The River Road by Karen Osborn is a sad and depressing novel, illustrating that Osborn is an emotional and talented author.
David is Michael's older brother, and the two are like best friends -- that is, until Kay and her single mother move in next door. As the children grow up together, they become like the Three Musketeers, spending all their time together. By the time they are teenagers, it is obvious that Kay is in love with David, and not Michael.
The novel opens on a late night. David and Kay have just taken LSD and are driving around town. Michael, like always, is along for the ride. When they come to a bridge, one hundred and forty feet above the river, David wants to get out and walk across. He and Michael fight. Michael goes back to the car.
Alone on the bridge, David asks Kay if she wants to jump into the river with him. It is spring, and the melted snow has made the river rise five feet higher than normal. It is running faster and harder than ever. The perspective and judgement of the teenagers is skewed by the drug, so Kay helps David to stand up onto the railing.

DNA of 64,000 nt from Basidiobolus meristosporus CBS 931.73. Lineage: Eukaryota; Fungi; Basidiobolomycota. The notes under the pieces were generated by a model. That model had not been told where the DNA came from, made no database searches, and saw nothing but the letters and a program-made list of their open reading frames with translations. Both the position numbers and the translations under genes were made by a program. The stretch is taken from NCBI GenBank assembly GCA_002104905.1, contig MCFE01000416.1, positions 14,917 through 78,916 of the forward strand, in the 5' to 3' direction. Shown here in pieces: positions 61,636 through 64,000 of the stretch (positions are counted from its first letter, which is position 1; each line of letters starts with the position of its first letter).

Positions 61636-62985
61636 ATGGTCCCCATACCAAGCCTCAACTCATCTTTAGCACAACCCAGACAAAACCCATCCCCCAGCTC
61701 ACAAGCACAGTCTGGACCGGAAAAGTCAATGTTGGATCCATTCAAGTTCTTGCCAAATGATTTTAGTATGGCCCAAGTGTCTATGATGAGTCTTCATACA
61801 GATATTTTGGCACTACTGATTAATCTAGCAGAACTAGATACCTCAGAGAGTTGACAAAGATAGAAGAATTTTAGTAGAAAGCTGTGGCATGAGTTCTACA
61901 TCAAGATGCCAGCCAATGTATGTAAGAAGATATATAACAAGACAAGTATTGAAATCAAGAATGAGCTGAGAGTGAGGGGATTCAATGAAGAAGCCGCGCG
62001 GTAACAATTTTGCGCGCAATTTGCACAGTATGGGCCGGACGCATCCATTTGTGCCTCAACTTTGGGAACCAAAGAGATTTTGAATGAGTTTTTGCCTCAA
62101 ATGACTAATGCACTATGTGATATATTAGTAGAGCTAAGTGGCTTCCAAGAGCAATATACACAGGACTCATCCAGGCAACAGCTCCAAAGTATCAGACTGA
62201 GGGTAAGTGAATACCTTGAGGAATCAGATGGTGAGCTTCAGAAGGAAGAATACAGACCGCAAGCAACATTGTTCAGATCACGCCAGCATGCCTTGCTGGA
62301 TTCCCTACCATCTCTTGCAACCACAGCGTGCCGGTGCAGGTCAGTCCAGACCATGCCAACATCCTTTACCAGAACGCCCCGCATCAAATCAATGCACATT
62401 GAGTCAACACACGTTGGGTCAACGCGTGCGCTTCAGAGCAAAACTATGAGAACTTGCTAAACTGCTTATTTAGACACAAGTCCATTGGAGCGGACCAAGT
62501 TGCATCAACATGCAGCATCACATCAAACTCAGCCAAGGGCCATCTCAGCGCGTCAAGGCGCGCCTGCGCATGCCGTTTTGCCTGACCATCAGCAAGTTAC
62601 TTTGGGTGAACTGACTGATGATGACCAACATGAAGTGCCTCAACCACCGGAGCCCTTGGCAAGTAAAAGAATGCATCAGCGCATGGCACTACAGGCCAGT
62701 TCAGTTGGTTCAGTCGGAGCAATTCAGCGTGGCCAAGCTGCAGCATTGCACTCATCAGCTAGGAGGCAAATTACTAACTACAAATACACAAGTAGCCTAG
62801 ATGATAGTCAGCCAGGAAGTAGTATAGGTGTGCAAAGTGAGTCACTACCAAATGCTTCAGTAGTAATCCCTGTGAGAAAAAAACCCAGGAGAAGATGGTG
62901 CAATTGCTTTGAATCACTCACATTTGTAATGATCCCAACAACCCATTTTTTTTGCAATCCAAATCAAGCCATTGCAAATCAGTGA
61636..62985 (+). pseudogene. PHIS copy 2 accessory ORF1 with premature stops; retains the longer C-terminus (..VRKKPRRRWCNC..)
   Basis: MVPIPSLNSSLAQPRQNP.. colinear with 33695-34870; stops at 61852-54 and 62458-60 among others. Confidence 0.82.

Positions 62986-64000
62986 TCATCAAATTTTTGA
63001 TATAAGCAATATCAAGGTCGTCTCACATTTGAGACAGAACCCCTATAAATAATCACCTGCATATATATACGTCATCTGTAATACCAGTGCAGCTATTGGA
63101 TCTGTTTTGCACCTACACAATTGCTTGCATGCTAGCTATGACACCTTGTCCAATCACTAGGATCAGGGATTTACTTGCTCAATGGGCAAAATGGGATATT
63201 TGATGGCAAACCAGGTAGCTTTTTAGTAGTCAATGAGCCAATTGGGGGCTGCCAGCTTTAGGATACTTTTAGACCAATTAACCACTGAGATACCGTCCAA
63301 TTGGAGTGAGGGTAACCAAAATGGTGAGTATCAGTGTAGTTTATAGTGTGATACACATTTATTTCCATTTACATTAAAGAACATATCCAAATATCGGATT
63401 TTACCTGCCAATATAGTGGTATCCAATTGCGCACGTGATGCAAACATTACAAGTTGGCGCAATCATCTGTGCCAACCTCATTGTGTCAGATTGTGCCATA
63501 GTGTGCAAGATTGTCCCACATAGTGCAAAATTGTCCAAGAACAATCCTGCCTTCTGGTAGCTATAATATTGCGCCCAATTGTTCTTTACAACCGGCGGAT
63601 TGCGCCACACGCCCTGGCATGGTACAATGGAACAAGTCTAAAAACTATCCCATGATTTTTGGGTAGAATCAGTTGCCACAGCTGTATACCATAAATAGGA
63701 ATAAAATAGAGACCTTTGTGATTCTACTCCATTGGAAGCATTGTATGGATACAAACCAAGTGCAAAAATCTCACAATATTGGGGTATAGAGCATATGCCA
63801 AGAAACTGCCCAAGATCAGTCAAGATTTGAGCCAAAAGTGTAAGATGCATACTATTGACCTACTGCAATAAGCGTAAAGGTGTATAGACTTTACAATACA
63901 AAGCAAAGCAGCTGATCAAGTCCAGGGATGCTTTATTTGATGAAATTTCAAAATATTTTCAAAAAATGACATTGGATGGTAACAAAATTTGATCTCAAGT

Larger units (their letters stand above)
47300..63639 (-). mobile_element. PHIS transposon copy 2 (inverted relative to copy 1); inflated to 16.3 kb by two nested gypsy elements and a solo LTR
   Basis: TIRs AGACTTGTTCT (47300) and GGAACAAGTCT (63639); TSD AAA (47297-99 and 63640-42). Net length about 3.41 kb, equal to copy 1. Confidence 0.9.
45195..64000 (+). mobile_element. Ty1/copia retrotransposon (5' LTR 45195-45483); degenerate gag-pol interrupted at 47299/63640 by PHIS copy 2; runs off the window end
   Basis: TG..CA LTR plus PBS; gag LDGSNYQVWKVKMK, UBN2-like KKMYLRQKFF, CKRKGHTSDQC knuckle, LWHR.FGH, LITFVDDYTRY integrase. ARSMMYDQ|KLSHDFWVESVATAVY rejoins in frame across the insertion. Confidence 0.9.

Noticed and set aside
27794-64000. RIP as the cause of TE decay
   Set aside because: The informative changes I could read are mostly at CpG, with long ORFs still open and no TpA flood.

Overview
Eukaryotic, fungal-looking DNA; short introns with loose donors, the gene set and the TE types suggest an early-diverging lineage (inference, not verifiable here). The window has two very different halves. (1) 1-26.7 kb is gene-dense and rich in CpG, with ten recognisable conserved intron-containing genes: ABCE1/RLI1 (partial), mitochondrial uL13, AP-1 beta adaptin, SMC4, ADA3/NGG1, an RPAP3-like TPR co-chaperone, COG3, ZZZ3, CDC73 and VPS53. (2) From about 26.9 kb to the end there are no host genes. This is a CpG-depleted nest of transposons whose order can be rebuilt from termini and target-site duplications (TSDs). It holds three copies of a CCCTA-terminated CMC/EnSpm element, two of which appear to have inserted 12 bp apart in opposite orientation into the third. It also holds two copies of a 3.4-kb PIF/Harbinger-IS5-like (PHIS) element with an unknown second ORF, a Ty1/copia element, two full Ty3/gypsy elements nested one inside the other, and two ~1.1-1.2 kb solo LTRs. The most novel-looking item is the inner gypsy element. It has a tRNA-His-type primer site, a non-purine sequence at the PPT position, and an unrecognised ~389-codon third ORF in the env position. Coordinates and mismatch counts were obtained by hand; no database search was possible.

Did he jump, or was he pushed? Kay can't remember, and Michael isn't positive of what he saw from the car. All anyone knows for sure is that David plummeted into the icy water. It is days before a body is found and an investigation is launched.
Kevin, David and Michael's father, is distraught. David had everything going for him; the last thing Kevin wants is to see his son's memory smeared with gossip and rumors of drug abuse. He blames Kay for everything and he wants the police to know it.
Osborn tells the story of The River Road in five parts, from the perspectives of Kay, Michael and Kevin. Meaningfully compelling, Osborn explores jealousy from a variety of angles. She takes readers from love to rejection to hate, in a moving and tragic novel, one I could not put down.